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The increased interest in the role of religious actors, ideas and practices in the International Relations (IR) discipline is a promising development of contemporary scholarship. Within the study of humanitarianism in particular, attention to the range of ways in which religion infuses action and meaning in the global space has raised important questions about how best to understand these interactions. However, slow movement away from secular framings of humanitarianism means that religious actors remain under-conceptualised and poorly understood.
This talk advances this conceptualisation work by providing a novel theoretical framework to explore the relationship between identity and practice for faith-based humanitarian agencies.
This framework investigates the role of theological commitments in creating organisational orientations and frameworks of action that then interact constitutively with a prism of environmental factors in order to produce humanitarian practices that both reflect and diverge from broader mainstream responses. It then applies this framework to the humanitarian practices of three evangelical Christian NGOs as they engaged with two humanitarian disasters in the Asia-Pacific – the Boxing Day tsunami in Aceh, and Cyclone Nargis in the Ayeyarwady delta region.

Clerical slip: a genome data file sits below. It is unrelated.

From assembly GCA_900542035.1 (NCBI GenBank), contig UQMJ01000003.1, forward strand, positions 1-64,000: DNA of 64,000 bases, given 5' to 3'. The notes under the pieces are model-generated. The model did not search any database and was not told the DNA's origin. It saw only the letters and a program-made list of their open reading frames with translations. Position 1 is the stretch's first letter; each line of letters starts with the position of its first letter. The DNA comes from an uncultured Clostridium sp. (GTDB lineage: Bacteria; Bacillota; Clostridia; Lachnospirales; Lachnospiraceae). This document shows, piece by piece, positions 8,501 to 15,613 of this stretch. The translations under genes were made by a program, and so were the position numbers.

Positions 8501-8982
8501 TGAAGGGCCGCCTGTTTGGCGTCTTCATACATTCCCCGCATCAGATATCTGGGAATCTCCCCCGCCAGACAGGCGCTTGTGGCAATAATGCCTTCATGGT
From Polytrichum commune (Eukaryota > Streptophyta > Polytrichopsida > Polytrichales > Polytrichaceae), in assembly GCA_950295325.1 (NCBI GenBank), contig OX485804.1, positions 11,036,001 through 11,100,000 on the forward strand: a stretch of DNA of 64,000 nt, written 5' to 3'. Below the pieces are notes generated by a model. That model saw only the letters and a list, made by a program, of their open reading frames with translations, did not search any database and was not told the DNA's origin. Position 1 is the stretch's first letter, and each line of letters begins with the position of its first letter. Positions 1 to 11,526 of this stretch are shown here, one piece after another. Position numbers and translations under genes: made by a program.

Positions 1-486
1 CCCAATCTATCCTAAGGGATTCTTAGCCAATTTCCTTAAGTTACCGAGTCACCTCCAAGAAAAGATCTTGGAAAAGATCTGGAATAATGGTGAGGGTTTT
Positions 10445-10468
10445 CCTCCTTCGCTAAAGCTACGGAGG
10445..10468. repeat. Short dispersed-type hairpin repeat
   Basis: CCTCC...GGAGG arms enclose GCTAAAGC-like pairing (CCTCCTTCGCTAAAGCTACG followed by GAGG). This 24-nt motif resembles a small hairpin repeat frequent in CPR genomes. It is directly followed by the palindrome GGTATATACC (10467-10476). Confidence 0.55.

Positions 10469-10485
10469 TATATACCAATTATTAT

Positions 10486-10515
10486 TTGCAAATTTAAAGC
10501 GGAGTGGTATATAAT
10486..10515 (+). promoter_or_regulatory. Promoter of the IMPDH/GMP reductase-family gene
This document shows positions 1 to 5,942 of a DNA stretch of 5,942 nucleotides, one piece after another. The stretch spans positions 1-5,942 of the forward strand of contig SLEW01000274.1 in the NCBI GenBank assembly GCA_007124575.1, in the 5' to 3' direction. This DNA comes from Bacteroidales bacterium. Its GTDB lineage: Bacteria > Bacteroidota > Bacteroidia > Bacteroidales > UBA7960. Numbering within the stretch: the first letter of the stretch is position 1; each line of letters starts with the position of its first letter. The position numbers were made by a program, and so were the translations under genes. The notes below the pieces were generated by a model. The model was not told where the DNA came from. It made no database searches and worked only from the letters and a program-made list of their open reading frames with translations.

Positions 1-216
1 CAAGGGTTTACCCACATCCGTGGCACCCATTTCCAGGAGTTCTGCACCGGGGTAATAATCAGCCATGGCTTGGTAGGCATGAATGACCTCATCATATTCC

About the Speaker
Alana Moore is a PhD candidate in the Department of International Relations, Coral Bell School of Asia Pacific Affairs, ANU.